Doug Clark is an Associate Professor of Geology at Western Washington University who has been teaching and conducting research at WWU for more than 20 years. His love of geology in general, and of mountain landscapes in particular, stem from spending much of his childhood hiking and backpacking with his geologist father in the Sierra Nevada. Following these early formative experiences, Doug received BS and MS degrees in Geology at Stanford University and a Ph.D. in Geological Sciences from University of Washington. He also worked as a professional geologist for several years with Earth Sciences Associates in the Bay Area between his advanced degrees.
Doug’s research interests span a broad range of Earth surface phenomena related to mountainous landscapes, including glaciation and climate change, landslides, and active tectonics. His research has taken him to mountain ranges in central Asia, Australia, New Zealand, and western North America, but he maintains a special interest on glacial problems in the Cascade Mountains and the Sierra Nevada. In addition to his passion for mountain research, Doug enjoys teaching a variety of classes at WWU, from Introductory Geology to senior and graduate-level classes in geologic mapping, glaciology, and image interpretation using lidar data. He is particularly passionate about helping students learn geology first-hand, in the field!
I retired from the U.S. Geological Survey in 2015 after a 40-year career, during which I was stationed in Denver, Colo., and at the Cascades Volcano Observatory in Vancouver, Wash. I received my geology degrees at St. Lawrence University (B.S.) and at the University of Washington (M.S. and Ph.D.), where my research focused on understanding the Quaternary glacial history of the central Oregon Cascades. My initial projects at USGS were mapping the surficial geology of the eastern Snake River Plain, Idaho, and pursuing studies of Quaternary stratigraphy and faulting along the Wasatch Front in Utah. The latter resulted in a greatly revised history of the fluctuations of Lake Bonneville.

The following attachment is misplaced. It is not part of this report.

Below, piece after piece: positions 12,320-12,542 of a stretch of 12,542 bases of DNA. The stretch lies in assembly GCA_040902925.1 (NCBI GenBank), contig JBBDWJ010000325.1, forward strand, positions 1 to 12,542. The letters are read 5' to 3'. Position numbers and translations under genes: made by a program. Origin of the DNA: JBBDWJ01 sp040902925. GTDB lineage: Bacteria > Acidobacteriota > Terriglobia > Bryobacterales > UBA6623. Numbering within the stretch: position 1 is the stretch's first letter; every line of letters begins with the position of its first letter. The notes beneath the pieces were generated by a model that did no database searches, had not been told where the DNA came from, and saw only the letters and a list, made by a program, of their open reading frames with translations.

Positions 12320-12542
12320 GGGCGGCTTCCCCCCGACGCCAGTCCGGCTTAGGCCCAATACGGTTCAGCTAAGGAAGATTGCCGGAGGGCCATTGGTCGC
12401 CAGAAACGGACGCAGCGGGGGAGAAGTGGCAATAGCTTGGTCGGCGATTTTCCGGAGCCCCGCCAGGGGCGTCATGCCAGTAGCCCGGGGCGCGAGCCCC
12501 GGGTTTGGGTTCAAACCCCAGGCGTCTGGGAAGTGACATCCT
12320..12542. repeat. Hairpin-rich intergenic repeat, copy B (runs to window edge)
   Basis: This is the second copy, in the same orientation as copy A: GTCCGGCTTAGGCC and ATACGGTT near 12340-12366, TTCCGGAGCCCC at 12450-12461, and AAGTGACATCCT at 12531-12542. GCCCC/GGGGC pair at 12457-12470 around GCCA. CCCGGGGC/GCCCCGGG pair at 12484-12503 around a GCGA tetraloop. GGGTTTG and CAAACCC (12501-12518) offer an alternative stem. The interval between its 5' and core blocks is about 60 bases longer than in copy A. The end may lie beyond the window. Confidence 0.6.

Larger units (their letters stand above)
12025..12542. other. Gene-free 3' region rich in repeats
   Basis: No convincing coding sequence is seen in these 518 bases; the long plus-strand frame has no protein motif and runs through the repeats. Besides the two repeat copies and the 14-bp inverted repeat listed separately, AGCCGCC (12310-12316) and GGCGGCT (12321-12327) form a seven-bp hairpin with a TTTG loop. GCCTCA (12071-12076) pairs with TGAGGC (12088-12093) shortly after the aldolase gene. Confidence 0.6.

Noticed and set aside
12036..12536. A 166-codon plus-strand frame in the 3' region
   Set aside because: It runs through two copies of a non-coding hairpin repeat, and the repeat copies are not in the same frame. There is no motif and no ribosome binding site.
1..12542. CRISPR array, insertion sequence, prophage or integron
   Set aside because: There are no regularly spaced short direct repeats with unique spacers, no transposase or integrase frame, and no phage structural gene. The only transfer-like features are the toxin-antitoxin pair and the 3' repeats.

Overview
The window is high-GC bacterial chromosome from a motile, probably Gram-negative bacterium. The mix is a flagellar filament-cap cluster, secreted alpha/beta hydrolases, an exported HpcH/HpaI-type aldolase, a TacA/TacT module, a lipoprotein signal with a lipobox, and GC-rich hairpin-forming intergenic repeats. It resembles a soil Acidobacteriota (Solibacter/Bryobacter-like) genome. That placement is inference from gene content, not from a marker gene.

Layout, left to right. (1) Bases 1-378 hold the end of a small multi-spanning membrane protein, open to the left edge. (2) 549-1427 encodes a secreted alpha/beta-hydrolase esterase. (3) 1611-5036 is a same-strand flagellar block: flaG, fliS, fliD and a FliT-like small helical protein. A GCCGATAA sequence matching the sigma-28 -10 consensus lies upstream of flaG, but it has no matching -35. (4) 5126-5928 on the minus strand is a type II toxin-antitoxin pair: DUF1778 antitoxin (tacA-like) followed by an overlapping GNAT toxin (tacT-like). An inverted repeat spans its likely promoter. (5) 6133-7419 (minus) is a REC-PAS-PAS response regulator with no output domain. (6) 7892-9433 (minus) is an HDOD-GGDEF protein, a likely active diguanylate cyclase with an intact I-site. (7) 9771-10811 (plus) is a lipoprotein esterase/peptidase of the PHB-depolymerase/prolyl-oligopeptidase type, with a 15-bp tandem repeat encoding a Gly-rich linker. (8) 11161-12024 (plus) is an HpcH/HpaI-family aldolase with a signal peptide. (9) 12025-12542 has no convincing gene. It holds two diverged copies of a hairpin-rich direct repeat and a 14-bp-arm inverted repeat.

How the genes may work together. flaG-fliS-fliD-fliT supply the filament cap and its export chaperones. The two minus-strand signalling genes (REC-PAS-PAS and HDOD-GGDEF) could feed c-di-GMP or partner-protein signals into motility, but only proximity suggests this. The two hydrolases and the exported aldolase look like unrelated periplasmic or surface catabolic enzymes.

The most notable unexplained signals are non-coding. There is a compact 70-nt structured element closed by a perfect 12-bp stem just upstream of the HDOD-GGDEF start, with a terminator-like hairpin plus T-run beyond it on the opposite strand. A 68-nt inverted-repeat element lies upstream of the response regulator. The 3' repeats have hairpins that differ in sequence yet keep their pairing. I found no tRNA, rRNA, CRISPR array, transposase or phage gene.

The 1980 eruption of Mount St. Helens opened new opportunities to unravel the eruptive history of Cascade volcanoes and to evaluate potential hazards from future eruptions. I relocated to the Cascades Volcano Observatory and started work on the Oregon Cascade Range at the Three Sisters volcanic center, Newberry Volcano, and Mount Hood, all of which led to a better understanding of eruptive history and processes and volcano-hazard assessments, as well as to cooperation with land-management and emergency-management agencies in creating plans for responding to future volcanic unrest and eruptions in the areas.
Later in my career, I served as Scientist-in-Charge at Cascades Volcano Observatory for 6 years, during which I worked with an interagency group developing communication and response plans for Mount Rainier. Eruptions at several Alaska volcanoes, Mount St. Helens, Mount Pinatubo, and Montserrat provided valuable research opportunities to study volcanic processes in action, as well as the complexities arising from volcanic crises and the need to advise public officials and agencies responding to such crises.
I continue to work with USGS as a Geologist Emeritus engaged in completing maps and reports, chief among them is a detailed geological map of Mount Hood. I also volunteer as a Geologist with the Mount St. Helens Institute, a nonprofit organization devoted to helping people understand and protect the volcano.
William E. Scott
U.S. Geological Survey—Cascades Volcano Observatory
1300 SE Cardinal Court, Bldg 10